TikTok’s Celebrity Death trend left the internet divided, signaling the latest generational disconnect on what society finds funny
Sick, disgusting, and unsettling are just a few of the many choice words directed at TikTok’s latest phenomenon—the “Celebrity Death” trend. You’ve probably seen plenty of renditions. But for those who haven’t, it typically goes like this: “Oh my god! [Insert the name of your target’s favorite singer or actor or miscellaneous star], dead at [insert their current age]!”
Here’s a textbook example: “Bruce Springsteen, dead at 73!” TikTok user @nataliekruse exclaims, sending the middle-aged women around her into a state of utter disarray. “Pls watch till end omg,” reads the video’s caption. “I just ruined Bruce Springsteen’s biggest fans Christamas. #christmas #christmaseve #brucespringsteen #newjersey.”
The Celebrity Death trend exploded over the holidays, with bored kids eager to make victims of their parents. But in the days just following December 25, Twitter got mad—the general sentiment being that death is nothing to joke about, and that something is very, very wrong with our youth. More recently, so did certain celebrities; Andy Cohen, for instance, said that he’s “scared enough of dying in reality without having to watch bizarre simulations of it over and over again.”
It’s a fair enough point, if perhaps a bit too condemnatory. Some of these videos are objectively funny, in the sense that lying itself is often objectively funny—especially when we, as the audience, are in on the secret. It’s a staple of reality television: Real Housewives reunions, where cast members deny having talked shit, despite the fact that everyone has already seen it. (“I never said that!” they cry, just before the producers play it back on-screen—the specific, damning moment where they did, in fact, say exactly that.)
“Humor is an ever-changing thing that develops in response to an infinite array of societal factors.”
Writer Sadhbh O’Sullivan interviewed one TikToker on what she calls her “lying era.” “I’d make something up about my past like, ‘Oh my god do you remember that time I bumped into Kim Kardashian on the underground?’” she divulged. “It’s basically like storytelling. I’m writing my own episode in front of my own eyes. It’s quite fun.” In another video captioned “telling my family lies to see how they respond,” @jen.hendance07 makes up complex and meaningless tales (fake current events, things she “learned” at school) which her parents can’t decide whether or not to trust (clearly, not their first rodeo). “I still can’t believe the story of Adam Dwell,” she says, pretty convincingly. “You don’t know? He’s the astronaut that literally got lost in space… Are you living under rocks?” She goes on and on, reading them verified “articles” from Snopes and rattling off the details of Adam Dwell conspiracy theories.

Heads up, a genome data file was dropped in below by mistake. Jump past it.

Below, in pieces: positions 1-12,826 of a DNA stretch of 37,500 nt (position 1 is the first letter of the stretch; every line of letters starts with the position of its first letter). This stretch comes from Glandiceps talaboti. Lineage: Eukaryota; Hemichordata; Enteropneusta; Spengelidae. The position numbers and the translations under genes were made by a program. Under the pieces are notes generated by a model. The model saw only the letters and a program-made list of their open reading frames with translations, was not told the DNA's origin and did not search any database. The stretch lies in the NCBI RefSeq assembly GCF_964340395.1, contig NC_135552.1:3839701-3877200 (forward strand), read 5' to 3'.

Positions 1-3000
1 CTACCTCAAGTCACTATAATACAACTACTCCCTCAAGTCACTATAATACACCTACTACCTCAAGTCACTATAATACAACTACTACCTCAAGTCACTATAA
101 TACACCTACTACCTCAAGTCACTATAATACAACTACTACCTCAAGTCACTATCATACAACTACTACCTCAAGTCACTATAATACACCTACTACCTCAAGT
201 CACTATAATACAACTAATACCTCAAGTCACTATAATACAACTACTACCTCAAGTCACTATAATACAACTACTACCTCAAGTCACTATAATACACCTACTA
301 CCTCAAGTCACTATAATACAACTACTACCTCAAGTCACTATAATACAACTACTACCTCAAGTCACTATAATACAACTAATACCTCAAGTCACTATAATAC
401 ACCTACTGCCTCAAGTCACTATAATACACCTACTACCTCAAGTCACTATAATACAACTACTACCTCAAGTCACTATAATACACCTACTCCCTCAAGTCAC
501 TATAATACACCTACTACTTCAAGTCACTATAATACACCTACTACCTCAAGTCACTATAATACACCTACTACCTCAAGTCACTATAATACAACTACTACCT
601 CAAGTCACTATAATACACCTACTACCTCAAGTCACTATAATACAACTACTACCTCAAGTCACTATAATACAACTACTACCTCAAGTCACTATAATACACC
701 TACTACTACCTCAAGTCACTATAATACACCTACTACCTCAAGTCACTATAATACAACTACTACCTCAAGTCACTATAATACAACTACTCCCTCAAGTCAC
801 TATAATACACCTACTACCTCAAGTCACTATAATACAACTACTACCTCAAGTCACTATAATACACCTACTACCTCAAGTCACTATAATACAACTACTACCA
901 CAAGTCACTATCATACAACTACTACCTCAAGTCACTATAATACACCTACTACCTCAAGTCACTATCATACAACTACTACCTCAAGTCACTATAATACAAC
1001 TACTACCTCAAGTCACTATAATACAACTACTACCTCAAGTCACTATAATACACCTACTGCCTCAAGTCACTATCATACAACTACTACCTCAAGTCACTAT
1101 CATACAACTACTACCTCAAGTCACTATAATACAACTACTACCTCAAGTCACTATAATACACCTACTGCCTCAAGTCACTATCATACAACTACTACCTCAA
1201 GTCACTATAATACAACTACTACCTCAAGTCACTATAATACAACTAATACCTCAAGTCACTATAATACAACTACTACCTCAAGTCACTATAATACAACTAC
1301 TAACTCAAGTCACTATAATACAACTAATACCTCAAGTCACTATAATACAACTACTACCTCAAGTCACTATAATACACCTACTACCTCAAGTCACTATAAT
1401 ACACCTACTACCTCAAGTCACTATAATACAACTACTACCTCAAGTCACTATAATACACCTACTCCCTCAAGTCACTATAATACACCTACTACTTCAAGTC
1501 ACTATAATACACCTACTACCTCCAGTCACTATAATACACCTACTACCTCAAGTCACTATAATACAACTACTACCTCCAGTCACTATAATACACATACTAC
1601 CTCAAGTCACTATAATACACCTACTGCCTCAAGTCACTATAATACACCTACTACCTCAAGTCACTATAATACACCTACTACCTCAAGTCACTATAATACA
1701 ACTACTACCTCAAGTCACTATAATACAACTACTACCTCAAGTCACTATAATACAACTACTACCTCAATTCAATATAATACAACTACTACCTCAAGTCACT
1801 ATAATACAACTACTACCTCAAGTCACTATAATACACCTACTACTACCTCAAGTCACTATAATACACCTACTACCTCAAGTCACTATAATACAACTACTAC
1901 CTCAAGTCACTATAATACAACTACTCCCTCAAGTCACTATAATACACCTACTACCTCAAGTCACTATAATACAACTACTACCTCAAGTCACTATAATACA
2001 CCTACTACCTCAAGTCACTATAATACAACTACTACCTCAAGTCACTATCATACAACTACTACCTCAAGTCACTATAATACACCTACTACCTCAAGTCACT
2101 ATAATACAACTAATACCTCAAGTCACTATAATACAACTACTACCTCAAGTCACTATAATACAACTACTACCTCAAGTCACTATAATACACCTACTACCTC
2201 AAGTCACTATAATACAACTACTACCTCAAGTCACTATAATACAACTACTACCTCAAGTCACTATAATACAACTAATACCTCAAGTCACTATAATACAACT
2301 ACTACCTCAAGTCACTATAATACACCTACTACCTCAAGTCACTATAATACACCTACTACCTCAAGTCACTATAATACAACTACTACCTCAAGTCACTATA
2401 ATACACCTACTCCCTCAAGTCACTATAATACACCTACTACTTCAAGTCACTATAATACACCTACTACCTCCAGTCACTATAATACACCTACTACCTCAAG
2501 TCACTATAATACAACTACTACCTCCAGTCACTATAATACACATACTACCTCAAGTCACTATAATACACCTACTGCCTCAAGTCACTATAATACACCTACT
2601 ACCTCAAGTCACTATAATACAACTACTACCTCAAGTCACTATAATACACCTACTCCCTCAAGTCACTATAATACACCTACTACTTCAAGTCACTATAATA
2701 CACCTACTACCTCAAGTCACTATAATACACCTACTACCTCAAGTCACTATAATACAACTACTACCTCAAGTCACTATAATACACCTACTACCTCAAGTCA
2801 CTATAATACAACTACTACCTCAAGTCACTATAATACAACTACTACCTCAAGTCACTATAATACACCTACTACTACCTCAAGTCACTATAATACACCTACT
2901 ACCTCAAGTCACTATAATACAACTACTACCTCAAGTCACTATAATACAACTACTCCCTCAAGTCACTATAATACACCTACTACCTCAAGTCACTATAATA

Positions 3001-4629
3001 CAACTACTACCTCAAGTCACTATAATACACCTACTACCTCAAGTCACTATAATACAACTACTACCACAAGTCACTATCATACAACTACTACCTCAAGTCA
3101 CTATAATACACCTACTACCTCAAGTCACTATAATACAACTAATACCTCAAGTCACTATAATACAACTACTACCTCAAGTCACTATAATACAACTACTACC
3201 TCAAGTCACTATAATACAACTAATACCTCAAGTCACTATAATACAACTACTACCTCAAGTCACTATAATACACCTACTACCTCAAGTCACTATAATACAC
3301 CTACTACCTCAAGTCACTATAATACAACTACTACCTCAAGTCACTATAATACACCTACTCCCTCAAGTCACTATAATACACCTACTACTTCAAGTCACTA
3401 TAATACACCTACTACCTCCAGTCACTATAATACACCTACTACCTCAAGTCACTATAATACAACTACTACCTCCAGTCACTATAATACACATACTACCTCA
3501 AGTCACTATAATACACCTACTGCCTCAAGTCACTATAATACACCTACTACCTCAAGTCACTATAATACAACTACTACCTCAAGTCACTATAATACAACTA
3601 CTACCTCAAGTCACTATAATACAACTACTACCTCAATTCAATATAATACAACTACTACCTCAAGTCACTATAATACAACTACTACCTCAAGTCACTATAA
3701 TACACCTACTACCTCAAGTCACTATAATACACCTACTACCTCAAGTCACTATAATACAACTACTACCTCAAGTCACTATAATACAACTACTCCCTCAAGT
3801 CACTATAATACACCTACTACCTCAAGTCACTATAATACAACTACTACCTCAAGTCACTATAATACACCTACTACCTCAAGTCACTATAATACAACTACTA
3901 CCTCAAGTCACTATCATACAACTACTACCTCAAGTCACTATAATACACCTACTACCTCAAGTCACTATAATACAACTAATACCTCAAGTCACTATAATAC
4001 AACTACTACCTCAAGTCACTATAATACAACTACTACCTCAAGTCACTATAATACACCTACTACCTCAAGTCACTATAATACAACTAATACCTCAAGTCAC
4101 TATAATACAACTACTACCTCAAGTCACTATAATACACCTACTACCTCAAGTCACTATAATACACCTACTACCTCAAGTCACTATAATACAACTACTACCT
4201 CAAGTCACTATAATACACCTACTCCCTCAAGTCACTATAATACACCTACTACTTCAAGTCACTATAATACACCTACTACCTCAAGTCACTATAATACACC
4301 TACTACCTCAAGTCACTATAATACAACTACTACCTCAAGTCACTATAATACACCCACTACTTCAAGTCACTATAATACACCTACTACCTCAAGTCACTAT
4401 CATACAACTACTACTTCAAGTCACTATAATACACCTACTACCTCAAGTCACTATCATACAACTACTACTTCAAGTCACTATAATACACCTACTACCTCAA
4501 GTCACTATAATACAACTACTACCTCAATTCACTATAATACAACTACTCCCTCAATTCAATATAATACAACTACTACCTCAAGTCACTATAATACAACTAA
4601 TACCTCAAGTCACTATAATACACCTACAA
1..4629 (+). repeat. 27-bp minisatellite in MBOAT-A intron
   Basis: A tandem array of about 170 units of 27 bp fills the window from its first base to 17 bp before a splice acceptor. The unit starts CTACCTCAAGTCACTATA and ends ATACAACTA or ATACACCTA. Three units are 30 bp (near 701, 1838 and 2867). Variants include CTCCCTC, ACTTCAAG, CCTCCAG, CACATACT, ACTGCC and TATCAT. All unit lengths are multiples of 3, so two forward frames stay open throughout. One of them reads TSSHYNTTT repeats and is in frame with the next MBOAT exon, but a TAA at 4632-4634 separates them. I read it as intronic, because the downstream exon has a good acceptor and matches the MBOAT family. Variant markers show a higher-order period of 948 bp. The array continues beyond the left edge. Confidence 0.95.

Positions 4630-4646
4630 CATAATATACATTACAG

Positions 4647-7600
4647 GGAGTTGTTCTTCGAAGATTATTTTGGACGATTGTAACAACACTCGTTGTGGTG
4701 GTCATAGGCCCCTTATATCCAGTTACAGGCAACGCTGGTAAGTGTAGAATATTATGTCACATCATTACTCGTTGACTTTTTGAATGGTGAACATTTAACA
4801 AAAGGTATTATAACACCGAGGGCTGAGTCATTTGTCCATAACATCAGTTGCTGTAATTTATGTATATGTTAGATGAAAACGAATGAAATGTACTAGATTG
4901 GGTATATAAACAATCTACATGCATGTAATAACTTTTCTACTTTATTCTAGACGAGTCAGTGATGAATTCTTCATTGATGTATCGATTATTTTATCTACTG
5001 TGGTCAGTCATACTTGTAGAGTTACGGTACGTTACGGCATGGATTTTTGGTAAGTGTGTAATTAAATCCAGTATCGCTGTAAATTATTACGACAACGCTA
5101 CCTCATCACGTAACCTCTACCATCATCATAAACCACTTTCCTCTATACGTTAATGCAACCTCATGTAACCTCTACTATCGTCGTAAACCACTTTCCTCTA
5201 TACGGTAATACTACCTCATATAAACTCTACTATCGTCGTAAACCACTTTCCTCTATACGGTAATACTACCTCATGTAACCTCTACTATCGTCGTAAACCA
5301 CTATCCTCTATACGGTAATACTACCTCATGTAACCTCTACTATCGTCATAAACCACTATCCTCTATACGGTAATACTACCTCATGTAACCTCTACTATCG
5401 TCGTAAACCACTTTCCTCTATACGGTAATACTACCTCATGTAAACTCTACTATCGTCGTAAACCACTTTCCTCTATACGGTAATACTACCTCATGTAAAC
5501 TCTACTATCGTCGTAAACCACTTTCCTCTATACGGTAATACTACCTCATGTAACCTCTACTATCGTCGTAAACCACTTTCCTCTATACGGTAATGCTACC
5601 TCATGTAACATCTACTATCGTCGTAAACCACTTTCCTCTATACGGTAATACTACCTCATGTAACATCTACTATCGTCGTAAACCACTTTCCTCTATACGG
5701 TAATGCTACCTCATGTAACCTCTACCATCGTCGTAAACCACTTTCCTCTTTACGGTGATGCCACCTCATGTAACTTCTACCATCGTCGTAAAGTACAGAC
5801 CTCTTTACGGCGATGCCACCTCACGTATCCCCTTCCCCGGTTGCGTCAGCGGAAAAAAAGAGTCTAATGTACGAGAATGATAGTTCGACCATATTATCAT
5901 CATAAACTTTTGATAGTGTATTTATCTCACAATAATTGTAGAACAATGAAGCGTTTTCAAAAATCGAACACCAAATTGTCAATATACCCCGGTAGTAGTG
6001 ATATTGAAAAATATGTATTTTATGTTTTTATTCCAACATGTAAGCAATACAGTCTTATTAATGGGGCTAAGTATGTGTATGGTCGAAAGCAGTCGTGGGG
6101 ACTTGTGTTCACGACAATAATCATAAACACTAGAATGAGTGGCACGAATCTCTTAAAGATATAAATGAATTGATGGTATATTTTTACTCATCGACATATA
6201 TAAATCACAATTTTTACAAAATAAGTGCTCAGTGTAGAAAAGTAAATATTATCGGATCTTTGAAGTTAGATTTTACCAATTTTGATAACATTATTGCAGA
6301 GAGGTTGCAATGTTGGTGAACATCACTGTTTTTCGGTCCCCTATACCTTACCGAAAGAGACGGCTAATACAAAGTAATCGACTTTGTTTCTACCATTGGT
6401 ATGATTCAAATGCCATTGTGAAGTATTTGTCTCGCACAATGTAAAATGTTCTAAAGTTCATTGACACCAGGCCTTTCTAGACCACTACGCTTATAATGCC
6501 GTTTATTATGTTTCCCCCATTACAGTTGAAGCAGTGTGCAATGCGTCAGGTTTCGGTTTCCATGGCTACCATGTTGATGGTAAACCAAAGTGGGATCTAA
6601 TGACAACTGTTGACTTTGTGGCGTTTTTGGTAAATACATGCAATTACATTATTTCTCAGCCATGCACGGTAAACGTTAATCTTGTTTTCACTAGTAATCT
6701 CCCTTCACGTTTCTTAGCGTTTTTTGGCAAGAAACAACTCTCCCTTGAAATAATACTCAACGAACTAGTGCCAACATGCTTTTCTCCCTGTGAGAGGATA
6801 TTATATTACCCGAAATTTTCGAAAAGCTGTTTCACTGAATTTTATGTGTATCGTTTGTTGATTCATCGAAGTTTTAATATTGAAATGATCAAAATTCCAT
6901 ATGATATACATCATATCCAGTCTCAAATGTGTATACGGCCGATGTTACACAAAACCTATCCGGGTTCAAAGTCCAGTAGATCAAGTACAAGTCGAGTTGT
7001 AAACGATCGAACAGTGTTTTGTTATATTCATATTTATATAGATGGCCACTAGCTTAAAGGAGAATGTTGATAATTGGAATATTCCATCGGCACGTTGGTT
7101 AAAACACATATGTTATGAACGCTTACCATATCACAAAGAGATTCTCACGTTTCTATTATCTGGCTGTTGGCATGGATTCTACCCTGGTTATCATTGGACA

The takeaway is that—like it or not—lying is fast becoming an established facet of Gen Z humor. And it’s always been part of comedy, especially in the stand-up scene. Screenwriter David Misch compared it to religion: “In one, accept the premise and get a laugh; in the other, accept a higher power and get eternal life.” He quotes an old Louis C.K. set-up: “I went to a bar the other night. Where isn’t important, because I’m lying.”
Of course, the contexts are quite different. In both cases, being in on the lie is its own delight. But with stand-up, it’s something you excuse—a suspension of disbelief for the sake of entertainment. On TikTok, it’s not for the sake of anything. Lying is the joke in and of itself. And as time goes on, it seems like the most senseless deceptions go the furthest. I’m thinking, for example, of that girl who found a Marc Jacobs sweater in the thrift store, tags still attached, and posted it to Instagram. “No Cuz Marc Jacobs donates a lot of his stuff… bc he use to be poor and only thrift, I didn’t know he still did that,” read a reply in the comments. “Aw that’s so sweet actually,” responded another. Then the cincher, which quickly became a viral meme: “Ikr ! But I made that up i just felt like lying.”
This isn’t to excuse the Celebrity Death trend, which, for a variety of reasons, was bound to offend and confuse. But humor is an ever-changing thing that develops in response to an infinite array of societal factors; in this case, today’s blanket atmosphere of chaos and uncontrollability—catalyzed by things like climate change, global pandemics, political polarization, and runaway inflation—had a heavy hand in rendering pointlessness very funny. It’s generational, it’s cultural, and it’s less an indicator of the character of TikTokers than a metric of truth’s grand unraveling.